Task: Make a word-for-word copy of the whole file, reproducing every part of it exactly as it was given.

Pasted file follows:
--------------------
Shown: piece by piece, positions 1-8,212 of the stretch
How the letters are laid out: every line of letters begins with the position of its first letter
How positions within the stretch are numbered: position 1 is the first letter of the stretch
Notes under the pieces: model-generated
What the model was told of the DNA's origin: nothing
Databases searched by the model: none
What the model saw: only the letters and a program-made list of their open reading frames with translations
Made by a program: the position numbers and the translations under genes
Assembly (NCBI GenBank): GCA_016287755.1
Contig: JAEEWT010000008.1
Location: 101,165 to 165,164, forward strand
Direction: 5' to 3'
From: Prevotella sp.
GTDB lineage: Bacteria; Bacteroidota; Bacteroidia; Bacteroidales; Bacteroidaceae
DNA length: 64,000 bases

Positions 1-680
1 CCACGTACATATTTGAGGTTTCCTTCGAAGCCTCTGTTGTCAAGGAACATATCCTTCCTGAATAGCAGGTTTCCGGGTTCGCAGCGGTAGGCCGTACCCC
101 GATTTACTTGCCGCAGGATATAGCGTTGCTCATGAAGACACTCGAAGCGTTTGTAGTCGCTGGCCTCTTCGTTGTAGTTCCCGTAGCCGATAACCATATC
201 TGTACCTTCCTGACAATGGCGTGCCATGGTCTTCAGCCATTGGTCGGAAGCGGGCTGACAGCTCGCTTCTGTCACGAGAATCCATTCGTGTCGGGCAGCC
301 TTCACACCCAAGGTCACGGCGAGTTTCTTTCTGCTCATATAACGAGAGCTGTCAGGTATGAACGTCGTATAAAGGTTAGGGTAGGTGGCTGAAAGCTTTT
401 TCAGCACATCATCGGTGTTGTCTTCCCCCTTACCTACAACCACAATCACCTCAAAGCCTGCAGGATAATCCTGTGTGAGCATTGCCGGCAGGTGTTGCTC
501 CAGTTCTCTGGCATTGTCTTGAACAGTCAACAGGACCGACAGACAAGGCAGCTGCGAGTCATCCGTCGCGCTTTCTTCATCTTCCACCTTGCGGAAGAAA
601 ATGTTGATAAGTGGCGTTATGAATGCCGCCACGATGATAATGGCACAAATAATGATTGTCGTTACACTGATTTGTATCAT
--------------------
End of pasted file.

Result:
Shown: piece by piece, positions 1-8,212 of the stretch
How the letters are laid out: every line of letters begins with the position of its first letter
How positions within the stretch are numbered: position 1 is the first letter of the stretch
Notes under the pieces: model-generated
What the model was told of the DNA's origin: nothing
Databases searched by the model: none
What the model saw: only the letters and a program-made list of their open reading frames with translations
Made by a program: the position numbers and the translations under genes
Assembly (NCBI GenBank): GCA_016287755.1
Contig: JAEEWT010000008.1
Location: 101,165 to 165,164, forward strand
Direction: 5' to 3'
From: Prevotella sp.
GTDB lineage: Bacteria; Bacteroidota; Bacteroidia; Bacteroidales; Bacteroidaceae
DNA length: 64,000 bases

Positions 1-680
1 CCACGTACATATTTGAGGTTTCCTTCGAAGCCTCTGTTGTCAAGGAACATATCCTTCCTGAATAGCAGGTTTCCGGGTTCGCAGCGGTAGGCCGTACCCC
101 GATTTACTTGCCGCAGGATATAGCGTTGCTCATGAAGACACTCGAAGCGTTTGTAGTCGCTGGCCTCTTCGTTGTAGTTCCCGTAGCCGATAACCATATC
201 TGTACCTTCCTGACAATGGCGTGCCATGGTCTTCAGCCATTGGTCGGAAGCGGGCTGACAGCTCGCTTCTGTCACGAGAATCCATTCGTGTCGGGCAGCC
301 TTCACACCCAAGGTCACGGCGAGTTTCTTTCTGCTCATATAACGAGAGCTGTCAGGTATGAACGTCGTATAAAGGTTAGGGTAGGTGGCTGAAAGCTTTT
401 TCAGCACATCATCGGTGTTGTCTTCCCCCTTACCTACAACCACAATCACCTCAAAGCCTGCAGGATAATCCTGTGTGAGCATTGCCGGCAGGTGTTGCTC
501 CAGTTCTCTGGCATTGTCTTGAACAGTCAACAGGACCGACAGACAAGGCAGCTGCGAGTCATCCGTCGCGCTTTCTTCATCTTCCACCTTGCGGAAGAAA
601 ATGTTGATAAGTGGCGTTATGAATGCCGCCACGATGATAATGGCACAAATAATGATTGTCGTTACACTGATTTGTATCAT